You may notice stretch marks at this time or later in your stages of pregnancy. These marks will appear as little lines or pocket marks on your skin around your buttocks, abdomen, thighs, hips, and arms. If your mother had stretch marks, then chances are you will too. There is little that can be done to diminish the appearance of these marks, but there are lotions on the market that may help.
  • Acne
    Since the hormones in your body are changing, you may notice more acne on your face or body. Use normal topical remedies, wash your face, and try to drink more water.
  • Palmar Erythema
    This condition can cause redness on the palms of the hands during different stages of pregnancy. This is caused by increased levels of estrogen.
  • Linea Nigra
    A thin dark line may appear on your body near your pubic bone. This line is common in some women, but not in all.
  • Other changes
    Thicker or thinner nails, additional hair growth, and sweating are other changes that may occur during your pregnancy.

Changes that your baby is experiencing

By this time, your baby’s organs will be fully developed and functioning. At this time, they will gain more weight and you may be able to feel them moving from time to time. You will have an ultrasound around week twenty-eight.

The Third Trimester

This is your final stage of pregnancy. From the twenty-seventh week, until your baby is born, which is around the fortieth week, you will notice the biggest changes to your body and to your emotional state.

During this trimester, you will visit your doctor more frequently and you will begin making preparations to have your baby. This will include where you want to have the baby, getting their room at home ready, and stocking up on those supplies that you will need.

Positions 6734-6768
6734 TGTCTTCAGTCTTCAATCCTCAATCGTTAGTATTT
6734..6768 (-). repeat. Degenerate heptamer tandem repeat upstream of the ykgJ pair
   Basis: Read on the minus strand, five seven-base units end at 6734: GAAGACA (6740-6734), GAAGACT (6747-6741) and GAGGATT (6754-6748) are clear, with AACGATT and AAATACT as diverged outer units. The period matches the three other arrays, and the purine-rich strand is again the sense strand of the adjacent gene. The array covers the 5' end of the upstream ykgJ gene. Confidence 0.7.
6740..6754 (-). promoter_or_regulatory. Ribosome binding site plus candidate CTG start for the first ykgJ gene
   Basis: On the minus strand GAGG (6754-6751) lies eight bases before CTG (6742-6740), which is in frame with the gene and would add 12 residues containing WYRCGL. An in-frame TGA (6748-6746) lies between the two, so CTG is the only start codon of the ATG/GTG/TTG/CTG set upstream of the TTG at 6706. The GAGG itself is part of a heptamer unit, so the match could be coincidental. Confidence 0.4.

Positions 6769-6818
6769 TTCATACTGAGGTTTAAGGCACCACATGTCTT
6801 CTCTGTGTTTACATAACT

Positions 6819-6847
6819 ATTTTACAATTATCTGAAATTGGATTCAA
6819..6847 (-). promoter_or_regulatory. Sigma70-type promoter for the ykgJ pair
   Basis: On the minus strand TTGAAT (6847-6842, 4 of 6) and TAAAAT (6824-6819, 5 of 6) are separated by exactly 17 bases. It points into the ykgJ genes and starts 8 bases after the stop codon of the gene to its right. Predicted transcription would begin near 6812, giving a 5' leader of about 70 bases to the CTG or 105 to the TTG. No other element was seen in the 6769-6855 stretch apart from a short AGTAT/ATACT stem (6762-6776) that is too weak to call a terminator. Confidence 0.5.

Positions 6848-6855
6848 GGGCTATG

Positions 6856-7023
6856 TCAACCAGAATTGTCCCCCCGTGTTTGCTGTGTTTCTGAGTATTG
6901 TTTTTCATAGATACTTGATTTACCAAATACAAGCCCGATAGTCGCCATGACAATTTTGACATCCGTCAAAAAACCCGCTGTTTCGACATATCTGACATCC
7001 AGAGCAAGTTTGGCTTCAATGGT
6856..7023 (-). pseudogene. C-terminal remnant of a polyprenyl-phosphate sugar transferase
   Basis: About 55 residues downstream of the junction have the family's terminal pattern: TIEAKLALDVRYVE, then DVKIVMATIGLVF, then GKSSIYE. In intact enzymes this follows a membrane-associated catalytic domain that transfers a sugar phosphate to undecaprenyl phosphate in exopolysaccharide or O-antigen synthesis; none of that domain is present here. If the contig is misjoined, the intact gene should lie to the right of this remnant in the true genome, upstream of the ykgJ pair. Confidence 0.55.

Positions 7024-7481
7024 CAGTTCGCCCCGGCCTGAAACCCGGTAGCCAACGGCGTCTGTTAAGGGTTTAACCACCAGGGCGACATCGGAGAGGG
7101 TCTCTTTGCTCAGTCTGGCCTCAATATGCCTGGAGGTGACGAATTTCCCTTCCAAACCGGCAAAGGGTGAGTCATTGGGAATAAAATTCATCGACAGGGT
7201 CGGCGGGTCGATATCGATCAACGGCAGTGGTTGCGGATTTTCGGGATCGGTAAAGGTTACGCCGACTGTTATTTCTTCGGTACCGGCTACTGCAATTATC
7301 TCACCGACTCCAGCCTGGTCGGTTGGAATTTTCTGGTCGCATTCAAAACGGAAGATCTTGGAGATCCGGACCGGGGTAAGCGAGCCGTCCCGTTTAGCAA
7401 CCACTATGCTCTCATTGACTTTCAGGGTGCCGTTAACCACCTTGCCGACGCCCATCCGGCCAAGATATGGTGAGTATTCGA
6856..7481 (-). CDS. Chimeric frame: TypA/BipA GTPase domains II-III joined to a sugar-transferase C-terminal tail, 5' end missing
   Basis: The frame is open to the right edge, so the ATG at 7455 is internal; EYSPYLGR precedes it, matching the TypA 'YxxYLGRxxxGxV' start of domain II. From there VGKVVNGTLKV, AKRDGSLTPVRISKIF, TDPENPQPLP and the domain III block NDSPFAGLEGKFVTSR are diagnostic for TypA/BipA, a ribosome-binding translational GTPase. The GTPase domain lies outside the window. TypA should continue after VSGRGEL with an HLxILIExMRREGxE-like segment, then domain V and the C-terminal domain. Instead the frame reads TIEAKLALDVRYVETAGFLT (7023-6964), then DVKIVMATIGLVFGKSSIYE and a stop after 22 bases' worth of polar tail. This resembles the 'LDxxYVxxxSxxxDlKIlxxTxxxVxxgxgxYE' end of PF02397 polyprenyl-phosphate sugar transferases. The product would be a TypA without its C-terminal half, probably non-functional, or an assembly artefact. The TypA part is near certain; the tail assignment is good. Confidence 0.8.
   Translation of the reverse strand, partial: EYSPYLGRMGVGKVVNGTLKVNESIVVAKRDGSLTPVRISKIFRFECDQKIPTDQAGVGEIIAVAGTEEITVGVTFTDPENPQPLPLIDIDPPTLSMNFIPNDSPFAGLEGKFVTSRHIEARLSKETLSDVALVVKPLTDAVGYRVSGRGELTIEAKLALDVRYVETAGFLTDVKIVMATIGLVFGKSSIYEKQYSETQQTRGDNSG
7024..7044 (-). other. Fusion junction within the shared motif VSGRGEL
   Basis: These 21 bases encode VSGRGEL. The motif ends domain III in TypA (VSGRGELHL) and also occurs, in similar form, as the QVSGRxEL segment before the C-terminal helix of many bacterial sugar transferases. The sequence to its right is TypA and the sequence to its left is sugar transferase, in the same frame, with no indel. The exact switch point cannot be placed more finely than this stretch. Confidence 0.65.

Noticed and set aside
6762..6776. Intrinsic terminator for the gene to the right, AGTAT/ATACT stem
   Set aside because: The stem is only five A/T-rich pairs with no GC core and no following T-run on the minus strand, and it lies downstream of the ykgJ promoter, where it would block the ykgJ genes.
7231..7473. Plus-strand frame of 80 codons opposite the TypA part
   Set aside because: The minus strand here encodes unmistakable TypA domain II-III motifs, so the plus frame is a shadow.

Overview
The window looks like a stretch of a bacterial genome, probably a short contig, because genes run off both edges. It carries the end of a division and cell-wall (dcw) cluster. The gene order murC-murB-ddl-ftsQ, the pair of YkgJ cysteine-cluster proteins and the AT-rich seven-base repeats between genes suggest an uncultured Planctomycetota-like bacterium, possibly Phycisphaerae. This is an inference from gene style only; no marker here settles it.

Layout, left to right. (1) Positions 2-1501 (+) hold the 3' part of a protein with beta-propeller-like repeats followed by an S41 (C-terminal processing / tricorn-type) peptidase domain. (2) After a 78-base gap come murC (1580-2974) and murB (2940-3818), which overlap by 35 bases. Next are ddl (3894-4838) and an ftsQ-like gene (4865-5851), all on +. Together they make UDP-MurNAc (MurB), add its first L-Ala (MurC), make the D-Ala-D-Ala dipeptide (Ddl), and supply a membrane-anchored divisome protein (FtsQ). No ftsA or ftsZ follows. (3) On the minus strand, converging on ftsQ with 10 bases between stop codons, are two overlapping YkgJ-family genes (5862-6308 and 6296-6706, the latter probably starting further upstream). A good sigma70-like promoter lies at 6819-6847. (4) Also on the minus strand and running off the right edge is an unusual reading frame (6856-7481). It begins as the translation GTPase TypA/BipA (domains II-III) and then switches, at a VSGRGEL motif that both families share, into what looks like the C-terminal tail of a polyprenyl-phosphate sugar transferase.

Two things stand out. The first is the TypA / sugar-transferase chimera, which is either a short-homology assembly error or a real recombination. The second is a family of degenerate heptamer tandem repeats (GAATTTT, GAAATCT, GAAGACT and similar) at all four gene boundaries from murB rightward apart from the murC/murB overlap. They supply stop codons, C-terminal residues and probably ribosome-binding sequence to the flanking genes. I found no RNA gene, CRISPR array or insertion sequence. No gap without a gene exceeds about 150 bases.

Emotional changes during the third trimester

As your body continues to grow, you may be faced with new physical changes that may affect your emotional health. The changes at this stage of pregnancy include insomnia, exhaustion, and contractions. While these are physical manifestations of being pregnant, you will be moody, tired, and even a little depressed.

Lack of sleep will add to all of these feelings. You should try to do some exercises if you are allowed in order to make yourself tired enough to sleep at night or during the day. You should not engage in stressful activities the closer you are to your due date. If you are working, you may want to begin your leave two or three weeks before the birth.

Bear in mind that these emotional changes are due in part to hormonal changes that are taking place. Staying calm, performing fewer actions during the day, and keeping an open mind will help you through this difficult time.

Physical changes at this stage of pregnancy (3rd trimester)

You will continue to gain weight until you are ready to give birth. You may also have to deal with back pain, pubic bone pain, leg cramps, heartburn, shortness of breath, and trouble keeping your balance.

In order to deal with these physical changes, you will have to rest as much as possible, stretch every day to prevent leg cramps, and trying to eat foods that do not cause heartburn will help. As for keeping your balance, try not to bend the wrong way or try to squeeze into tight places. This will cause you to fall.